From a hodgepodge of fluoro yellow paint and loud bargain basement signs to a neat, understated high street - Wollongong City Council has revealed what Crown Street could look like under its new facade-rejuvenation program.
The scheme, which will provide property owners with a dollar-for-dollar council contribution of up to $20,000 to paint or upgrade their shopfronts, was supported by a majority of councillors at last week's meeting.
Councillors Janice Kershaw, Vicki Curran and Greg Petty voted against the program, amid concerns that other suburbs were being ignored in favour of investment in the CBD.
Council staff have now released an artist's impression of what the dilapidated strip of shops along upper Crown Street could look like if all business owners chose to apply for the funding.
According to the projected image, the now mismatched signs in bright blue, yellow and red would become uniform black and white banners, while peeling and damaged buildings would benefit from a lick of paint in council-approved colours like cream, beige and grey.
Mark Jones from Edmiston Jones Architects in Wollongong has thrown his support behind the idea because he said it could help reduce vandalism and give shopkeepers pride in their businesses.
He said the "broken windows theory", which states that keeping urban environments in a good condition may prevent more serious crime, could apply to the rundown shopping strip.
"Where the windows are left deteriorated, the tendency is for more windows to be broken, leading to vandalism and graffiti," he said.
"Our urban landscape does send signals that encourage behaviour, good or bad."
Mr Jones said the program would also help to reclaim the original charm of Crown Street's numerous heritage buildings.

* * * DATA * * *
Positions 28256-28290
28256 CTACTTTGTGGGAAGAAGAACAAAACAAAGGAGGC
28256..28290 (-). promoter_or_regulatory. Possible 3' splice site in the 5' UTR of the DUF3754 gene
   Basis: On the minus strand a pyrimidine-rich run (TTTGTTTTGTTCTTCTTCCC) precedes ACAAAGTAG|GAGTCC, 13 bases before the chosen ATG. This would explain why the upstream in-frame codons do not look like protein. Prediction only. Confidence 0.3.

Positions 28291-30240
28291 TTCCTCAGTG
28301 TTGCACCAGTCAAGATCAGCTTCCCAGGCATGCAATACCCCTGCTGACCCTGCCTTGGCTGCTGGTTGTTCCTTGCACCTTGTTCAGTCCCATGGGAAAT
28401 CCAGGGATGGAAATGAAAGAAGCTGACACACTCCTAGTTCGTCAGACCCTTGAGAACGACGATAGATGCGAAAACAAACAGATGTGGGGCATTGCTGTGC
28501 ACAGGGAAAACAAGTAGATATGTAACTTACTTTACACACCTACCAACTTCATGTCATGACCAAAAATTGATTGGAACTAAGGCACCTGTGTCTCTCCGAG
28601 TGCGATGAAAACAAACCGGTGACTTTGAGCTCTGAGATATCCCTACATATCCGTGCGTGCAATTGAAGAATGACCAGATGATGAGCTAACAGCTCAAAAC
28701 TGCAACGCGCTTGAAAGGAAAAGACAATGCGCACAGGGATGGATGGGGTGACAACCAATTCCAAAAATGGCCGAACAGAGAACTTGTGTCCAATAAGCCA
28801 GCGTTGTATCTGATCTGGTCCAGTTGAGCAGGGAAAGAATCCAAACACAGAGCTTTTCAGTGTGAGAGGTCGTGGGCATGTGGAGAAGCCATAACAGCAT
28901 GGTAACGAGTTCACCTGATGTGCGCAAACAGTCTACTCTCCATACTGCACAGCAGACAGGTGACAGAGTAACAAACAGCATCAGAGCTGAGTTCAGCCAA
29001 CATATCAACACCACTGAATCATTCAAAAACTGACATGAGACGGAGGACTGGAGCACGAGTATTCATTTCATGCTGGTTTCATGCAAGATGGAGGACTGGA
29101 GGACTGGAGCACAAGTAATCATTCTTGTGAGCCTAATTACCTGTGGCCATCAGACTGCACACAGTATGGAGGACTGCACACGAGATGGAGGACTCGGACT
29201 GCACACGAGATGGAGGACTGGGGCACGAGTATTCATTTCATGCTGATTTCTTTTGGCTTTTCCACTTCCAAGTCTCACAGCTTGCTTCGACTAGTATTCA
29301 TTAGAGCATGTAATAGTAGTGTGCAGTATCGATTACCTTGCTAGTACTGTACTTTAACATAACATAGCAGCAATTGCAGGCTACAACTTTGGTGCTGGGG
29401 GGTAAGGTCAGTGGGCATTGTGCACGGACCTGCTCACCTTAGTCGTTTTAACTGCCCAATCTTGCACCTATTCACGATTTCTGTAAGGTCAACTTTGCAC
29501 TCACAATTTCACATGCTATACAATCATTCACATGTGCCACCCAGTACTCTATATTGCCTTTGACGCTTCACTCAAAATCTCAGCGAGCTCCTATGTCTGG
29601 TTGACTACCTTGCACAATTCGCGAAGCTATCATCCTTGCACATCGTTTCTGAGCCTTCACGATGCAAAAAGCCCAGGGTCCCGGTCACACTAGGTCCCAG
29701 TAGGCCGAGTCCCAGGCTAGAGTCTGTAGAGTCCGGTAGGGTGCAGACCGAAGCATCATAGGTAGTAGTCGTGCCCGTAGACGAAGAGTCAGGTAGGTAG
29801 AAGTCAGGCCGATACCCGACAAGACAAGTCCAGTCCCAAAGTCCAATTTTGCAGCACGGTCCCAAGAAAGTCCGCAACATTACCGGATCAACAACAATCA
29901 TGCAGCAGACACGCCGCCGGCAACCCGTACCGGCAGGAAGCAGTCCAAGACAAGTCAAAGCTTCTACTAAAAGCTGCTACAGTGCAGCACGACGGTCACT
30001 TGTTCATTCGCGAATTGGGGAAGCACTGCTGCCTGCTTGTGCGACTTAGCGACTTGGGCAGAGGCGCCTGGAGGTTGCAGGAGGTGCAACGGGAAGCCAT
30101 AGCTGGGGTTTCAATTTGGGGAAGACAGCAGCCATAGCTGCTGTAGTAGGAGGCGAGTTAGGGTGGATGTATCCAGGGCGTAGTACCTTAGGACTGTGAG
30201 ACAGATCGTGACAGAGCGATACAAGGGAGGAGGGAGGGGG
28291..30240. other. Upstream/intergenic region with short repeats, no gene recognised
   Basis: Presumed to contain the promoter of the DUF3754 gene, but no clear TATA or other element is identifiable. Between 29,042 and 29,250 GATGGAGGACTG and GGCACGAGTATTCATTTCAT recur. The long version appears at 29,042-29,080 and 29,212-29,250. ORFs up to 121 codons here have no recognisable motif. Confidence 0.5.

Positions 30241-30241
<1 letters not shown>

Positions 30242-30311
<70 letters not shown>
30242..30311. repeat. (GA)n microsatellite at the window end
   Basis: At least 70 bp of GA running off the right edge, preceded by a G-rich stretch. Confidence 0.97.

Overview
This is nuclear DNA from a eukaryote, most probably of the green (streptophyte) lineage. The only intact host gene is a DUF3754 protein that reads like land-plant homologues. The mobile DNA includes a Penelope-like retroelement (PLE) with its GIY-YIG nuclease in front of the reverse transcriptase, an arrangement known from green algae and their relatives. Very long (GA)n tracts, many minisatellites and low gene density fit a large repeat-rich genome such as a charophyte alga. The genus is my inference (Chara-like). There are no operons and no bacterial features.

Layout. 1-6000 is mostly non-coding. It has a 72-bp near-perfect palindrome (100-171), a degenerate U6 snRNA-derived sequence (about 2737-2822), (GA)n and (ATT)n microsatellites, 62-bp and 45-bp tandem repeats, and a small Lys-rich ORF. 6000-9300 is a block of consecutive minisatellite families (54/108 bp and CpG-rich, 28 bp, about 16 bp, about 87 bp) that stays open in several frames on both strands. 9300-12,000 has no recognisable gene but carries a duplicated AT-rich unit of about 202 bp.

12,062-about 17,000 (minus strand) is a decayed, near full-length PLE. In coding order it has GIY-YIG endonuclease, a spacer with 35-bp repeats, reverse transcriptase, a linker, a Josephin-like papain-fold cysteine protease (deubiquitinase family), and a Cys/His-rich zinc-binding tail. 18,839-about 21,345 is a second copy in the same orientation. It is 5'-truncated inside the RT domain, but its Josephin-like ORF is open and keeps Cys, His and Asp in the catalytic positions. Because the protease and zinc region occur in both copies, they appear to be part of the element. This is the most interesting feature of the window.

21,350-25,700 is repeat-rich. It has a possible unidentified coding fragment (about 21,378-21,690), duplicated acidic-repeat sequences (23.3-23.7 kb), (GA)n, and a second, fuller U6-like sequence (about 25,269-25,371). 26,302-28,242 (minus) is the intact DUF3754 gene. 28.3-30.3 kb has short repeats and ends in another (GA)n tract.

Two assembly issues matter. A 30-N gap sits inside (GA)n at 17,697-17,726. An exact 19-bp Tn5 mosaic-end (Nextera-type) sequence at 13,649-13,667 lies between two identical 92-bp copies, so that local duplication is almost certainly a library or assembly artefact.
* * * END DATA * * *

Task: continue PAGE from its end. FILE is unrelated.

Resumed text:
"There's a lot that's already there, but it's washed over in one colour of paint or with paint that is peeling," he said.
"Part of this program will be revealing what is already there, because there's a lot of richness that is lost behind add-on structures and poor signage that has covered up the buildings."
However, Mr Jones warned the facade upgrade was just the first step in breathing life into the CBD and said more needed to be done to encourage businesses to fill the many vacant shopfronts.
In the coming weeks, the council would contact eligible business owners and operators about the facade program, and those who expressed interest would receive an individual action plan, outlining the recommended work for their property.
Development applications may be required for large restorations, but the council believes most of the work will not require development consent, and applicants seeking to upgrade heritage buildings will be required to work with the council's heritage officer.
About 140 businesses along Crown Street between Corrimal Street and Railway Parade, as well as those in Globe Lane, will be eligible to receive the funding.
The scheme will cost $600,000 over two years.